Yes, Microsoft is within its rights to peek in your Hotmail
A side story that got lost in yesterday's revelation that authorities arrested a former Microsoft employee for allegedly leaking Windows 8 trade secrets to a French blogger is how Microsoft was able to track down its suspect. Simply put, the blogger was using a Hotmail account, so Microsoft granted itself access to his inbox . Based on the emails it read, Microsoft had a culprit, but was this a breach of privacy?
According to Microsoft, its terms of service make it clear that it has the right to look at a user's Hotmail or Outlook when circumstances dictate, and that's what it did in this instance.
"In this case, we took extraordinary actions based on the specific circumstances. We received information that indicated an employee was providing stolen intellectual property, including code relating to our activation process, to a third party who, in turn, had a history of trafficking for profit in this type of material. In order to protect our customers and the security and integrity of our products, we conducted an investigation over many months with law enforcement agencies in multiple countries," Microsoft explained in a blog post . "This included the issuance of a court order for the search of a home relating to evidence of the criminal acts involved. The investigation repeatedly identified clear evidence that the third party involved intended to sell Microsoft IP and had done so in the past."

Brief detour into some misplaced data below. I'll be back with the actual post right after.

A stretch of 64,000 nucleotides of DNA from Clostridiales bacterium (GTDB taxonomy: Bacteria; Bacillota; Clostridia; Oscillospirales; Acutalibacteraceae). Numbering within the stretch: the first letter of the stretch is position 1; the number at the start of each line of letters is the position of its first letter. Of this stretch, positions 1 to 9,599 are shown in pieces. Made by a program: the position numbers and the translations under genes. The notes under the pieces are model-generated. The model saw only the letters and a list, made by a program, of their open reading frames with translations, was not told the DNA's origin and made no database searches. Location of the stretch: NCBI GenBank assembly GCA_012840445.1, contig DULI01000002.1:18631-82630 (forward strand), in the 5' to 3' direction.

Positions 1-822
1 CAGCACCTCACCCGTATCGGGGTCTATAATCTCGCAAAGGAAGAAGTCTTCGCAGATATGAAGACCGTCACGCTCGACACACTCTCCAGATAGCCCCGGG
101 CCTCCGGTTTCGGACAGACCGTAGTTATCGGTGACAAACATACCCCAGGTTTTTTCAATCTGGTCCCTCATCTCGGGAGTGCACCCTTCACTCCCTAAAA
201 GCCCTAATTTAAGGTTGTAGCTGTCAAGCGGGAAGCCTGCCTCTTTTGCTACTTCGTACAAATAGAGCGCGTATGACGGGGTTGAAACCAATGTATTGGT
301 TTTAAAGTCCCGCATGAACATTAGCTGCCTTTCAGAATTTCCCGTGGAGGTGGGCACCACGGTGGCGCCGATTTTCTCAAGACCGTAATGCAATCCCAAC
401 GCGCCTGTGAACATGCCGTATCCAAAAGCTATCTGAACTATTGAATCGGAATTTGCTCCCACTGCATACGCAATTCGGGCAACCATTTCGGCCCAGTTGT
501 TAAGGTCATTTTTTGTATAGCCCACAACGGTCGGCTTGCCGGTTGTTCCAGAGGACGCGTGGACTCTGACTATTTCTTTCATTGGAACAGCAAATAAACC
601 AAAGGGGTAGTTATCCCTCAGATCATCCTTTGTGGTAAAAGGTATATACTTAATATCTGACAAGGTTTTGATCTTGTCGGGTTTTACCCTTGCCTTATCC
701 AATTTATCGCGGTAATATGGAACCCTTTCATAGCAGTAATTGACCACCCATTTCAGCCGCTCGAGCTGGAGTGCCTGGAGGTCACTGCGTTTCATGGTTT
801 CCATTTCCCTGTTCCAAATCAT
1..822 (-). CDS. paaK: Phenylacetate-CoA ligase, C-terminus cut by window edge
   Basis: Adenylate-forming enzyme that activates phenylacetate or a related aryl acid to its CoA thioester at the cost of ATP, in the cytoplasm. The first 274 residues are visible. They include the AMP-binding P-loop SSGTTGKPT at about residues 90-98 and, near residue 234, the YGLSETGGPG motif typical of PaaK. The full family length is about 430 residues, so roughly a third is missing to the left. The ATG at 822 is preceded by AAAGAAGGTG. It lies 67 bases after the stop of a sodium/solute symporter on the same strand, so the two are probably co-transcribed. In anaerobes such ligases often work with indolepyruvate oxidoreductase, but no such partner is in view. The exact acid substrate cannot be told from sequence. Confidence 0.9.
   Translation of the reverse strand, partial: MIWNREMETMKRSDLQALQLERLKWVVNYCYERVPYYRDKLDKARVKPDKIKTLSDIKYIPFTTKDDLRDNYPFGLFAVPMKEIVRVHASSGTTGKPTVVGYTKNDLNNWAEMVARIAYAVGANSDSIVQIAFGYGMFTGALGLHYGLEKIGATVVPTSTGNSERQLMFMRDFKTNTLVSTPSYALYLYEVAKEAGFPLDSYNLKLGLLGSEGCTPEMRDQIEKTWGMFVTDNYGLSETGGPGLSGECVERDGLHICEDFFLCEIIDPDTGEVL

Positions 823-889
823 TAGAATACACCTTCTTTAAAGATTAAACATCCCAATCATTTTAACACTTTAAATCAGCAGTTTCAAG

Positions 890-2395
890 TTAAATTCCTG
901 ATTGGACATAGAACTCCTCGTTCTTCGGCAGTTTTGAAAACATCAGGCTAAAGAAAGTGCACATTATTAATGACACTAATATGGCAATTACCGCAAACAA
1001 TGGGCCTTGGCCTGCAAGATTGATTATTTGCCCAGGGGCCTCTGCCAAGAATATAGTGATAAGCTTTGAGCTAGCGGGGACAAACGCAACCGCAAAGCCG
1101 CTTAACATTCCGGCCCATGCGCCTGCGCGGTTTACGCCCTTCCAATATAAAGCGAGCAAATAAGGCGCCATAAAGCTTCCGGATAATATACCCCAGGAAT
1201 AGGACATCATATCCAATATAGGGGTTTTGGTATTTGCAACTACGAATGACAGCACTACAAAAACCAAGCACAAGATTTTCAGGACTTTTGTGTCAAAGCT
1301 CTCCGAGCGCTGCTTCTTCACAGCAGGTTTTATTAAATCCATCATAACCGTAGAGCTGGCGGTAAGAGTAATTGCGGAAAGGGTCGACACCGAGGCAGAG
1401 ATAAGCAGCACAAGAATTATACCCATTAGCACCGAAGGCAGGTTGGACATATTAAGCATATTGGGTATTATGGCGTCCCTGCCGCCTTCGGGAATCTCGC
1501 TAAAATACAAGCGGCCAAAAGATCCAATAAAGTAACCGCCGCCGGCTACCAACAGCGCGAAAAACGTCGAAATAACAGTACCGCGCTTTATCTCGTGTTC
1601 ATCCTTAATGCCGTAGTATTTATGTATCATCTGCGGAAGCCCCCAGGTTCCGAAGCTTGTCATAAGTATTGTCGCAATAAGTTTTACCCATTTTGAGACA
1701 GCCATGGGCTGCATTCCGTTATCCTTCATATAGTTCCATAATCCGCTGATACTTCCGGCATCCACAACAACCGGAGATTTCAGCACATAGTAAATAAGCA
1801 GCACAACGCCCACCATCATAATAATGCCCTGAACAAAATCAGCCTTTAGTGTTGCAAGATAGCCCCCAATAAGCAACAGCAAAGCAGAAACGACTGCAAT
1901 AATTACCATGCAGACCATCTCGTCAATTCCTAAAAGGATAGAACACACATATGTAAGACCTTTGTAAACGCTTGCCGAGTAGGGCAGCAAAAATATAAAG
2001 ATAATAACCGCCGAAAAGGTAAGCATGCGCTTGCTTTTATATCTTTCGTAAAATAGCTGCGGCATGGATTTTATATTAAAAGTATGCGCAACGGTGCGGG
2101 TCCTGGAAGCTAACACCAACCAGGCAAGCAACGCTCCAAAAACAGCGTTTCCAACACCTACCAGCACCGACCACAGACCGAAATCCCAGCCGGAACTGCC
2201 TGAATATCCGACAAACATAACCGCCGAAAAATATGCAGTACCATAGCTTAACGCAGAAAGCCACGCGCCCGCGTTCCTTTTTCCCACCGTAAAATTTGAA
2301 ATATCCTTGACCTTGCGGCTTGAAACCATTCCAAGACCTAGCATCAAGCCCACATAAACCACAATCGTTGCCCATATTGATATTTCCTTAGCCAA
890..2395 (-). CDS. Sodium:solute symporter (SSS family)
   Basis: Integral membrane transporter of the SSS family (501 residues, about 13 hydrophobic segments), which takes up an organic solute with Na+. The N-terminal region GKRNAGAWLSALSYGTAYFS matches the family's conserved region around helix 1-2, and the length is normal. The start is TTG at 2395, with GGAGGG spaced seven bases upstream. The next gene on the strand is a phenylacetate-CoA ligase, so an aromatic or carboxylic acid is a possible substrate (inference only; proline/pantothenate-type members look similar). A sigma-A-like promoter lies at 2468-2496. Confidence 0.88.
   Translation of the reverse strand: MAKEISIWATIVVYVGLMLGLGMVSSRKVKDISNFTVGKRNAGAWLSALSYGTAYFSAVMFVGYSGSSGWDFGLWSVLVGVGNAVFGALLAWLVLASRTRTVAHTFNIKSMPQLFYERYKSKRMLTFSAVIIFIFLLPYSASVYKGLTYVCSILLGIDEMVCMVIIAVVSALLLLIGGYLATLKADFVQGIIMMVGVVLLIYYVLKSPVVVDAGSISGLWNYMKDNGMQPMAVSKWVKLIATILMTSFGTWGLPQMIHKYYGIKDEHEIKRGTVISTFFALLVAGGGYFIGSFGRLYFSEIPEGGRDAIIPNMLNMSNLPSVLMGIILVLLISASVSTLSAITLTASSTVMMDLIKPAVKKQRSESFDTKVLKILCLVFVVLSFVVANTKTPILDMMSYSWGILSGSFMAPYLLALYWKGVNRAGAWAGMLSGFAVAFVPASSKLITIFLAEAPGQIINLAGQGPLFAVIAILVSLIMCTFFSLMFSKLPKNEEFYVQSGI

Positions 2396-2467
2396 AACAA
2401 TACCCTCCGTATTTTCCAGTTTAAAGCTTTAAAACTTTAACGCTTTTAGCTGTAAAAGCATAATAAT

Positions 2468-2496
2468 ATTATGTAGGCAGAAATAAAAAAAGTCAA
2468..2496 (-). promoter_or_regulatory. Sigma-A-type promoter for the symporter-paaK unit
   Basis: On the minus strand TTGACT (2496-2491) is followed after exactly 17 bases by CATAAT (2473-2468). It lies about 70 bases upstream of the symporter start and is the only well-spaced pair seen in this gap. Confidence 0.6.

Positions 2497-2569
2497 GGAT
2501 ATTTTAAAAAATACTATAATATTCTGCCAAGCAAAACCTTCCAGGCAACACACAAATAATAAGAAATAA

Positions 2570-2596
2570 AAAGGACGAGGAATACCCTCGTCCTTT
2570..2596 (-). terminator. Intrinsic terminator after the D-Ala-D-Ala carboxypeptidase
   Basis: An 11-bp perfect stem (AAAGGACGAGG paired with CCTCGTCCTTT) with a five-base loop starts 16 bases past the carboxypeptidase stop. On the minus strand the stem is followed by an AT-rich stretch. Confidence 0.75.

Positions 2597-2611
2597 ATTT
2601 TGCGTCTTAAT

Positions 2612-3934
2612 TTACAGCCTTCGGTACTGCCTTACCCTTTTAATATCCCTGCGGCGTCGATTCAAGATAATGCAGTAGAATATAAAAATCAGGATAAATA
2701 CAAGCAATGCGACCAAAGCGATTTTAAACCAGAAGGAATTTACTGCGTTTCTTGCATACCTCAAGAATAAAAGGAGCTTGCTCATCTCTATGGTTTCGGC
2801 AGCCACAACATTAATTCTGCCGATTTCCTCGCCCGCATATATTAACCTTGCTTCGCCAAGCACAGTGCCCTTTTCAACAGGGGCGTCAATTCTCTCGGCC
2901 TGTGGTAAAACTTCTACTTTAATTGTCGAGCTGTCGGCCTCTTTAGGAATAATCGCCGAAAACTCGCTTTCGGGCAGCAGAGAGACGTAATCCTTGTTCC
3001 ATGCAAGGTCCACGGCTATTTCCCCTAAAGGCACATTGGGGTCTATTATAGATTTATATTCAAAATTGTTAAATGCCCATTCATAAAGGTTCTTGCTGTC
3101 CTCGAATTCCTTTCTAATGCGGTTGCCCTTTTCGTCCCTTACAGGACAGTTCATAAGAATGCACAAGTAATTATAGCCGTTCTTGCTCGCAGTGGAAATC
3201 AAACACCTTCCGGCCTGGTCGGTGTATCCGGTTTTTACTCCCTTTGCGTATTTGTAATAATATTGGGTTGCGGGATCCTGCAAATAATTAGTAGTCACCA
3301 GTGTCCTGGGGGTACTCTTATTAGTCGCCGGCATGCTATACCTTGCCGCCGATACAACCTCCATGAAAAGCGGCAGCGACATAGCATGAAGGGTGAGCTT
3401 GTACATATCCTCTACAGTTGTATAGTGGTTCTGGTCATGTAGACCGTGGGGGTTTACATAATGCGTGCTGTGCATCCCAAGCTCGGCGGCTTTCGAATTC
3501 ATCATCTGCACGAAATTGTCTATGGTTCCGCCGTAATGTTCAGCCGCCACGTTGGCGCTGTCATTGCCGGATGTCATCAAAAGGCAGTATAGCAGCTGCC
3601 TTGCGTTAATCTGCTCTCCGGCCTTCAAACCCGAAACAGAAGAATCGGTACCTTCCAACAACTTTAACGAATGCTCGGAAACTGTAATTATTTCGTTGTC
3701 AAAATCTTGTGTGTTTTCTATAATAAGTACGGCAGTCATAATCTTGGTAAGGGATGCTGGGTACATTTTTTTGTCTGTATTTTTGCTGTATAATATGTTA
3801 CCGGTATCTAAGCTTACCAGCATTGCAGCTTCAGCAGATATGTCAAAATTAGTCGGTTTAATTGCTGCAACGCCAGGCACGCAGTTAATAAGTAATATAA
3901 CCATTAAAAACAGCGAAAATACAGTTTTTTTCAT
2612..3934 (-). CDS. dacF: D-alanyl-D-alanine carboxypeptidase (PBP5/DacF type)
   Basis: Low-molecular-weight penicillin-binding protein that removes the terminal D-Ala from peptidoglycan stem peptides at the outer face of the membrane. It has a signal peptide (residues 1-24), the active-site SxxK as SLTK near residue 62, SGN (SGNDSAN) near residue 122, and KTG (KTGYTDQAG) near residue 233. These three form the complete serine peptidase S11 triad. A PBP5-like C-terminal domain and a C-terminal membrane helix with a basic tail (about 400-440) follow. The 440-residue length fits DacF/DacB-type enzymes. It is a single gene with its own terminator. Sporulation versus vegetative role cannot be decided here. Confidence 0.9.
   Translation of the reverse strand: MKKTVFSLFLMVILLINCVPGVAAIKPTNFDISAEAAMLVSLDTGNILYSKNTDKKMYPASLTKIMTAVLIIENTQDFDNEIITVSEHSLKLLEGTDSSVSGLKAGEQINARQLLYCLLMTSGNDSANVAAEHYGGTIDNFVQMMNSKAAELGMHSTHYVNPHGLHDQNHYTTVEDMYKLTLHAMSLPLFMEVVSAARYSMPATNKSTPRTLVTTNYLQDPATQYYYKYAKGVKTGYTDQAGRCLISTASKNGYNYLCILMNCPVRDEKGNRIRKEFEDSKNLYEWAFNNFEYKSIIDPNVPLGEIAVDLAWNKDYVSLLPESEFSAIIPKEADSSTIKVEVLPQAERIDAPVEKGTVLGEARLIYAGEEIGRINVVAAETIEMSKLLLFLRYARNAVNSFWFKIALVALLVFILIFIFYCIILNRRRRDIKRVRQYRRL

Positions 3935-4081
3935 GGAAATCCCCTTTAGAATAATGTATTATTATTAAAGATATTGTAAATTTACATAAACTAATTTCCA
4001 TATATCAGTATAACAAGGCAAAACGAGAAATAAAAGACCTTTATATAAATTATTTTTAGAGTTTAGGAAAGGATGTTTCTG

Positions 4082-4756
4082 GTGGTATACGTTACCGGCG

However, Microsoft goes on to state that courts do not issue orders authorizing someone to search themselves. Therefore if Microsoft believes it has probable cause, there's no court process to follow to search through information on servers located on its own premises.
Microsoft says it will only do this kind of thing "in the most exceptional circumstances," and in this particular case, there was a "rigorous process before reviewing" the blogger's content. That might not be enough to make Hotmail and Outlook users feel as though their privacy is being taken seriously, so Microsoft added some additional policies.
The first new policy is that it will only conduct a search of customer email and other services if the circumstances would justify a court order, if one were available. Secondly, it will use a legal team separate from the internal investigating team to look at the evidence and determine if a crime would be sufficient to justify a court order. Third, in the event of a search, it will be confined to the matter under investigation. And finally, Microsoft will ensure transparency by revealing in its bi-annual transparency report the number of searches that have taken place.
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